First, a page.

Eight: the number of trans women who have been murdered in the United States only 3 months into the new year. All are women of colour, seven of which are black while the eighth is Indigenous. Trans women are under attack, and as many within the trans community know, this is nothing new. 27 trans women were murdered in the United States last year, and a staggering 48 trans women were murdered in Brazil is just the first month of 2016.

While having to learn to survive the violence of their day-to-day realities, trans women are denied even the smallest of basic human rights, such as using the bathroom. It is understandable why so many within the trans community and their allies have taken issue to the recent trans-exclusionary radical feminist (TERF) comments made by Chimamanda Ngozi Adichie. TERF is an acronym which refers specifically to cisgender women who identify as “feminists” but base womanhood on things like genitals, sexual orientation and whether or not a woman identifies as cisgender.

In an appearance on Channel 4 News, when asked about trans women, Adichie stated, “So, when people ask, you know, ‘are trans women women,’ my feeling is, trans women are trans women.” In her refusal to simply state that trans women are in fact women, Adichie is perpetuating the harmful belief that trans women aren’t women simply because of how they were born. That somehow, because their lived experience may differ in some ways from that of cis women, that they aren’t “real women”.

[Pictured] Chimamanda Ngozi Adichie
This ideology is harmful because it ultimately leads to the violence that trans women are forced to endure at the hands of cis-gendered individuals. Trans activist Raquel Willis eloquently explained the issue with Adichie’s comments. In a series of tweets Willis wrote, “[Adichie] needs to take a lesson from herself on the danger of a single story because she’s just shown how dangerous cis-gender hegemony is. When you ostracize and devalue trans women and their womanhood, you are operating as a tool of the patriarchy.”


Transmisogyny is more than just misgendering trans women; much like racism, it can manifest in subtle, nuanced ways while the effects remain the same. Adichie’s comments play into the narrative that trans women are simply men who decided to change genders—this is the same narrative used to pass bathroom laws in the United States. Male privilege is often utilized by cis-gendered people to delegitimize the struggles of trans womanhood and argue absurdly that trans women have had life easier because at some point they were able to move through the world as a man. Gender Rights Activist and Canadian Federation of Students women’s representative Jade Peek disproves this:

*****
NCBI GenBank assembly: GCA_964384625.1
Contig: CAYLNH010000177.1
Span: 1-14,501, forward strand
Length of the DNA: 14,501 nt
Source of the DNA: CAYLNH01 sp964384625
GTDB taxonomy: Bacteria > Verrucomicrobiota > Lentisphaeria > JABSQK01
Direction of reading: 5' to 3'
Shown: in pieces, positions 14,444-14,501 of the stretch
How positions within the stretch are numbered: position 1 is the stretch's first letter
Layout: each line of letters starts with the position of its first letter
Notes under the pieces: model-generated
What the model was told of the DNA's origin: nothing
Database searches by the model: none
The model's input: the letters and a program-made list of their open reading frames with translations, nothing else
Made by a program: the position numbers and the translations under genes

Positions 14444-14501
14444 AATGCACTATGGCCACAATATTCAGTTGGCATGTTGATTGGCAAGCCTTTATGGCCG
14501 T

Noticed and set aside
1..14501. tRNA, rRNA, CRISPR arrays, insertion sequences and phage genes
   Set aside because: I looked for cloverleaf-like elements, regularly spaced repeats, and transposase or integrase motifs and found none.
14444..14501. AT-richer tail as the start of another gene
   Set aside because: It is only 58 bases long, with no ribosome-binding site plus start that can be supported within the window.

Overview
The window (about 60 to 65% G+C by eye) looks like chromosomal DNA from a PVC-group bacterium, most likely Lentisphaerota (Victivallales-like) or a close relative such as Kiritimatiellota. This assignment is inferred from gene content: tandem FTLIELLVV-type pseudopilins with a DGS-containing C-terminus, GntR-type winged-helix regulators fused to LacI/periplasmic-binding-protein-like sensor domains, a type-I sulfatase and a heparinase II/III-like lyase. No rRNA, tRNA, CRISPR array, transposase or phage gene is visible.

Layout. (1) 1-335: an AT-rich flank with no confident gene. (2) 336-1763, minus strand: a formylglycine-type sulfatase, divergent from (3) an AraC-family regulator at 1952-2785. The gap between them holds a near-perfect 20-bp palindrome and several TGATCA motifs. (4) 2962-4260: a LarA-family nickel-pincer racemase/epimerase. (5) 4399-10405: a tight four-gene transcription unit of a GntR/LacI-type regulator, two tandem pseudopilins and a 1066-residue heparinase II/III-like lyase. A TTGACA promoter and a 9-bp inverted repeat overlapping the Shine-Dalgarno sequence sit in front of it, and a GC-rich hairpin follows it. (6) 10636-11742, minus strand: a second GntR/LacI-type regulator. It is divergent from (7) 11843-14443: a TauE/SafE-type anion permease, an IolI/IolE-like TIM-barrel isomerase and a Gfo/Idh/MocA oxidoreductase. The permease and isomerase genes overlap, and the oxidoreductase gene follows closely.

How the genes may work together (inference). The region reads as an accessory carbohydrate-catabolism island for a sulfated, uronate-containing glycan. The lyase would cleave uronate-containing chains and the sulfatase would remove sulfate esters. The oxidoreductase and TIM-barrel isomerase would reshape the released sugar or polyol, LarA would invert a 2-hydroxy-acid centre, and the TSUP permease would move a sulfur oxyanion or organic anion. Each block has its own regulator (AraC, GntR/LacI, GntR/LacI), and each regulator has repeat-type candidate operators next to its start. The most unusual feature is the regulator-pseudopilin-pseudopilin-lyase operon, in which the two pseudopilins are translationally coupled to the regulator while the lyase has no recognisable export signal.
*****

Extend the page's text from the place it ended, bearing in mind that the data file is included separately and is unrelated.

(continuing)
“In a contemporary time we realize that despite the genitalia of a person, gender is expansive, fluid, and stretches beyond the binary construct of man and woman. This is the same binary that in fact created the divisiveness that put characteristics on both genders, creating the inequality, violence and cultural issues that women continue to fight today, and is the same binary that TERFs use to attack trans people. [TERFs] fail to recognize the intersections of culture and race, as well as mental health, social and economic capital, sexual assault, fetishization, exploitation, bullying and toxic masculinity, and the same type of mentality these exclusionary women excrete.”

Transphobia can happen anywhere and the exclusion of trans voices endangers progress. Carl Baxter, a trans-masculine student, discussed Trent’s relative success in uplifting these voices.

“I feel that Trent does a good job in including and acknowledging the voices of trans students on campus by doing things like having a Gender Commissioner and Queer Commissioner on the TCSA, having gender neutral bathrooms, and allowing changes to names on Blackboard and MyTrent even if the individual has not legally changed their name.”

Over the last few years Trent has taken the steps to make its Peterborough campus more inclusive for the trans community. While Baxter feels that there is still room for improvement, such as trans-specific supports, he wants Trent students to know that “trans students are just that—students. We are here to receive an education and have a positive four years. But we as students have different needs from cisgender students. This doesn’t mean we’re trying to impose on your spaces, it just means that we want equity in our institution. We are not asking you to understand our identity. Sometimes it’s hard for even us to understand it. But you don’t need to understand something to respect it, and that’s what we need from you. Respect our existence. Respect our needs.”

In a society where violence against the trans community is often normalized and ignored, questioning the validity of the womanhood of trans women is an act of violence. In the words of black queer transgender activist Raquel Willis, “If your feminism does not respect trans women in their full womanhood, it’s not truly intersectional.

If you don’t advocate for the liberation of trans people, you aren’t truly invested in equality. And if you don’t advocate on behalf of black trans women, then you aren’t truly invested in black liberation.”